X-Men Regenesis #1 review

Wolverine is rebuilding Professor Charles Xavier's School for Gifted Youngsters on the East Coast. Cyclops is remaining on Utopia island on the West. Here's where a couple of dozen mutants decide where their future lies.

The awkwardly named X-Men: Regenesis is set just prior to the end of last week's Schism #5, and shows us why the various members of each faction align themselves with a particular leader. For some, it's about personality. For others, it's Xavier's dream. Or flattery. Continuity. Home. A fresh start ... there are any number of reasons, meaning this extra-sized issue - 34pp for $3.99 - isn't the repetitive affair it could be. Instead, writer Kieron Gillen gives us page after page of sharp vignettes, with most of the decisions making sense in terms of the personalities involved. There are some nice surprises regarding who goes where, including which former super-villain looks set to be the school janitor.

The Beast is delighted to get asked to run the school. Dazzler is staying in San Francisco to oversee Cyclops' street teams. The newly 'Juggernauted' Colossus doesn't feel he's safe to be around kids. Storm wants to go one way but is persuaded to swerve. And so on.

It's hard to believe that after the vicious fight they've just had, Cyclops and Wolverine can stand to be around one another long enough to drum up supporters, but go with it and you'll likely enjoy this focus on characters.

The one thing I'm not at all keen on is the framing sequence showing mutants coming together around Wolverine and Cyclops as the two fight once more. We're in the land of Metaphor, it seems - participants are in rags or fur bikinis (even the robotic Danger!) and shaking bones. I think the idea is that the difference of philosophies between the two leaders is so deep, it's bloomin' primal.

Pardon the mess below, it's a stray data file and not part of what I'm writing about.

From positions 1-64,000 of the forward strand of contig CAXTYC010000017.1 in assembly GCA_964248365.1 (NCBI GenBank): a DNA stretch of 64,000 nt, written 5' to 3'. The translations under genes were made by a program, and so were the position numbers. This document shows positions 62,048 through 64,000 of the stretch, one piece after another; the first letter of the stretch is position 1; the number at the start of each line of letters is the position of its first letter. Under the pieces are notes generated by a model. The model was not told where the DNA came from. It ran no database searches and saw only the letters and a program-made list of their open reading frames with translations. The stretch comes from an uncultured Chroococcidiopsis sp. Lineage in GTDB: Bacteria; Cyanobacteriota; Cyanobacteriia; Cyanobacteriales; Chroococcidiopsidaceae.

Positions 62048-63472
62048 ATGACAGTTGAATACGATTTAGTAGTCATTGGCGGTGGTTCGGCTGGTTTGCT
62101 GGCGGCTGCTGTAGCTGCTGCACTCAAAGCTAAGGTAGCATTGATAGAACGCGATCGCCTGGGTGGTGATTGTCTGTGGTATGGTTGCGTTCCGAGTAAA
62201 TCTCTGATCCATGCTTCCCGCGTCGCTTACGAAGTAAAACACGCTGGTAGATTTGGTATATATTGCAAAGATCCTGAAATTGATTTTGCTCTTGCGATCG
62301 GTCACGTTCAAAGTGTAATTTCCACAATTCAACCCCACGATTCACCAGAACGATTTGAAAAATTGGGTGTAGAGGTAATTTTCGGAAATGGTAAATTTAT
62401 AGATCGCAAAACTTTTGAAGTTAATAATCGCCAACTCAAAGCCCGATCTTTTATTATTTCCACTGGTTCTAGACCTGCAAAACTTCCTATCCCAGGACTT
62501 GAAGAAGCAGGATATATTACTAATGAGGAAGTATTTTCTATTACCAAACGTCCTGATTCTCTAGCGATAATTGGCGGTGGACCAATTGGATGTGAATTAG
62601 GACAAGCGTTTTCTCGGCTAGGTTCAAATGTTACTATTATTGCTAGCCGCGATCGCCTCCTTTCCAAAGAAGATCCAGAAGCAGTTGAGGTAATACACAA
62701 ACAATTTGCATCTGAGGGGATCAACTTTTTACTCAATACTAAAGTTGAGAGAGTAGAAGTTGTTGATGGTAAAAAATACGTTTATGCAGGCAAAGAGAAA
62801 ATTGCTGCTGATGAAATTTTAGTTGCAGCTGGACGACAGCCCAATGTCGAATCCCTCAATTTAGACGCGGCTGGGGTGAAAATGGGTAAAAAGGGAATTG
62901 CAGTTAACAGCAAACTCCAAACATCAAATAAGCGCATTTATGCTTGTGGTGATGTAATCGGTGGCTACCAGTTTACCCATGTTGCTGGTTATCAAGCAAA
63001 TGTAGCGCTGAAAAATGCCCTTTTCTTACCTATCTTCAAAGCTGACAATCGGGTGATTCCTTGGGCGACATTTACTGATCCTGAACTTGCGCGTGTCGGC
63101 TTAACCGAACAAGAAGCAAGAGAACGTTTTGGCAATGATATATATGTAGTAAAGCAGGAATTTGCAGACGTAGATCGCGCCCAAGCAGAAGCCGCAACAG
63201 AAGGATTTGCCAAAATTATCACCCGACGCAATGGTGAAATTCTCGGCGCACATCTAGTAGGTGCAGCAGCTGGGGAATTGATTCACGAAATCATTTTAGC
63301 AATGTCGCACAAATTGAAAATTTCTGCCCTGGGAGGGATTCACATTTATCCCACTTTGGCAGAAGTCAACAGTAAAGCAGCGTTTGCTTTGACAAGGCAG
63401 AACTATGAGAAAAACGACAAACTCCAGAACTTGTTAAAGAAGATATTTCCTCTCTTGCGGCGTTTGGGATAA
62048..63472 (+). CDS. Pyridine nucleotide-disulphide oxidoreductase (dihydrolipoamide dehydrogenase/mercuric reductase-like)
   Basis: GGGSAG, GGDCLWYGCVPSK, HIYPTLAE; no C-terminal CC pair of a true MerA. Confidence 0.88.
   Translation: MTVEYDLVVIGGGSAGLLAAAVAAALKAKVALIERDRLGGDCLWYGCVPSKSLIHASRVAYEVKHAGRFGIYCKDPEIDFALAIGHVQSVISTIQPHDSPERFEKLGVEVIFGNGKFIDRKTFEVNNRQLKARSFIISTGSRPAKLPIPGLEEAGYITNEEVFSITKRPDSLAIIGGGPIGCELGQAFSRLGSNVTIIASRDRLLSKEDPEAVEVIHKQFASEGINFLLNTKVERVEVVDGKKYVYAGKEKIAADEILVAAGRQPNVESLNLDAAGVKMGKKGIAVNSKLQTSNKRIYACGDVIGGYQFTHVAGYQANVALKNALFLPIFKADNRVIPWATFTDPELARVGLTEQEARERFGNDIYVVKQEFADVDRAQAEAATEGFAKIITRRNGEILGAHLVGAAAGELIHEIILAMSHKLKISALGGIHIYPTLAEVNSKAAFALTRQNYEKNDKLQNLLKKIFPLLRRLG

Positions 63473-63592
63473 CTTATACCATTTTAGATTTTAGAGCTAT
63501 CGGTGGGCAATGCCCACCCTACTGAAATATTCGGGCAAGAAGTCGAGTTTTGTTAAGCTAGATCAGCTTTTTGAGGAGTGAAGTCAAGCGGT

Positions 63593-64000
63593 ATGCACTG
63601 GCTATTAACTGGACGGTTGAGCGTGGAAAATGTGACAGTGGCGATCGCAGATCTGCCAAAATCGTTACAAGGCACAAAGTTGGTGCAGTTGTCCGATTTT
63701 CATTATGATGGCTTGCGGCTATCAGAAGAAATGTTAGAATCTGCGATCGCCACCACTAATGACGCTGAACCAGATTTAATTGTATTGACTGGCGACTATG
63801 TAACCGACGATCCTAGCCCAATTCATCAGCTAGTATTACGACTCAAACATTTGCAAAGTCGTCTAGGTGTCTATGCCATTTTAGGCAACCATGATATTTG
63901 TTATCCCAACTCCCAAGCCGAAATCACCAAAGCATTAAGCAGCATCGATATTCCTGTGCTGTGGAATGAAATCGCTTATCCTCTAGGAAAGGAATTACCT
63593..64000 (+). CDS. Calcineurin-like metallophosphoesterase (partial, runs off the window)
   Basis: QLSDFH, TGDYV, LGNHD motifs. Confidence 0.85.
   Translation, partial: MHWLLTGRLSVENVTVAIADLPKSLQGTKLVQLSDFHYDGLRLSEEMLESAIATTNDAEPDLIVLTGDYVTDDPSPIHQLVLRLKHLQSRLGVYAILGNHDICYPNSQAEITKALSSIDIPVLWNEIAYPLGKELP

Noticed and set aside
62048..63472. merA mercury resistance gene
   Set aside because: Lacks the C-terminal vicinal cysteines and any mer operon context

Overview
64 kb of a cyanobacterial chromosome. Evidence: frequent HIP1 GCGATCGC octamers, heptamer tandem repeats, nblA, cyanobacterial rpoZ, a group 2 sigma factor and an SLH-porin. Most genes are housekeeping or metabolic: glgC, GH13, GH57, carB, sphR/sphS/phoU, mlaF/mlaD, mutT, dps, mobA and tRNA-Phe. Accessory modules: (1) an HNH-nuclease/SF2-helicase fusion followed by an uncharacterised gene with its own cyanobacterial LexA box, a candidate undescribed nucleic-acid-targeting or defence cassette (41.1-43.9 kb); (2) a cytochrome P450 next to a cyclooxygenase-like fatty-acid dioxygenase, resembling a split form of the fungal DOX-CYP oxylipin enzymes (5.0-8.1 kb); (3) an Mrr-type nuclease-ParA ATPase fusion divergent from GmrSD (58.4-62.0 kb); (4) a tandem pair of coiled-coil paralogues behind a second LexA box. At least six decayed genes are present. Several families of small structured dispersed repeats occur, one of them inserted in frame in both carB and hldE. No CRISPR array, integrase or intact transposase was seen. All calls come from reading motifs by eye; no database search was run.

Or maybe folks just went to a last-night-together Flintstones-themed shindig. It beats me, answers on a postcard ...

Whatever the reason, the scenes don't sit well with the rest of the issue - in trying to make an argument epic, the metaphor comes across as self-conscious and pretentious.

The artwork's by Billy Tan and it's not at all bad, bar some awkward faces (I'm looking at you, Dazzler, and it hurts). He captures a nice range of emotions. Colourist Andres Mossa ensures the two strands of story receive a different tonal treatment, which is smart, while Rob Steen handles the lettering well.

The cover, by Chris Bachalo and Tim Townsend, features some odd choices, such as a sleepy-looking, frog-faced Emma Frost and tiny heads for Magneto and Wolverine, but overall, I like it.

Based on the character split, I'll be siding with Wolverine and the X-Men, but expect to take a peek at Uncanny X-Men too. Please though, Marvel, no more extended visual metaphors.


  1. I didn't get the whole "primal cave-people" thing either, Mart. I felt this issue was pretty much useless.

  2. Those X-Men, Jeff, they're just mythic. Allegedly.


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